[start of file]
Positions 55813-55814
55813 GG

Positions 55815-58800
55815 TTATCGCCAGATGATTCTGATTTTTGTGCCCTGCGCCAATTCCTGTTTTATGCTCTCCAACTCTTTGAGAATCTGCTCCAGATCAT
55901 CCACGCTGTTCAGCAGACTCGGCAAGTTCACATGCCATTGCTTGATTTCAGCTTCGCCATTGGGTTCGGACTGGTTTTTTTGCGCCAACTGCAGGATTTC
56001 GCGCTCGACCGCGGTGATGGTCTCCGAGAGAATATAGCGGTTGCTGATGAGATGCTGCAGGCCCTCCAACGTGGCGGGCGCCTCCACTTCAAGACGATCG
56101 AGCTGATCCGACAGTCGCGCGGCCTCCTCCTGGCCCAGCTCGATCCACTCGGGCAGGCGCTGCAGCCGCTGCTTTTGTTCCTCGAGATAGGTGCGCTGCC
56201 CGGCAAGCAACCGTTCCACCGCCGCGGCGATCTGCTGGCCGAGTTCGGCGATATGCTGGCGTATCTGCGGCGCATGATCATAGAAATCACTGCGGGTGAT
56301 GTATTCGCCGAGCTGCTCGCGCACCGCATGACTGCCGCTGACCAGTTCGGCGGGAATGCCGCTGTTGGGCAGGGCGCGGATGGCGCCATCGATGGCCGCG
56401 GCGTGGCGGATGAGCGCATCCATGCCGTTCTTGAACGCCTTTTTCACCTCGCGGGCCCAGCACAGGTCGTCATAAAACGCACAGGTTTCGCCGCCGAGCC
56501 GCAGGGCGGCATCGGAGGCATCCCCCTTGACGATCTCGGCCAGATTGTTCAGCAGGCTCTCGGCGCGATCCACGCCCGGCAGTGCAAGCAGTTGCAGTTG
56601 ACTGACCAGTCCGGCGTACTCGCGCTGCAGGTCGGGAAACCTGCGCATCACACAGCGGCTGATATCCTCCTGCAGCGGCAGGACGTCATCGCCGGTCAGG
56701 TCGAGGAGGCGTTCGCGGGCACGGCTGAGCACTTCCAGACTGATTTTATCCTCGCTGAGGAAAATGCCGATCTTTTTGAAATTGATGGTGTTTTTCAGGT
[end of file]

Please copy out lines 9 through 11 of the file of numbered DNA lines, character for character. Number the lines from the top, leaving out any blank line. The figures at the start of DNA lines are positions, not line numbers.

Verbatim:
56301 GTATTCGCCGAGCTGCTCGCGCACCGCATGACTGCCGCTGACCAGTTCGGCGGGAATGCCGCTGTTGGGCAGGGCGCGGATGGCGCCATCGATGGCCGCG
56401 GCGTGGCGGATGAGCGCATCCATGCCGTTCTTGAACGCCTTTTTCACCTCGCGGGCCCAGCACAGGTCGTCATAAAACGCACAGGTTTCGCCGCCGAGCC
56501 GCAGGGCGGCATCGGAGGCATCCCCCTTGACGATCTCGGCCAGATTGTTCAGCAGGCTCTCGGCGCGATCCACGCCCGGCAGTGCAAGCAGTTGCAGTTG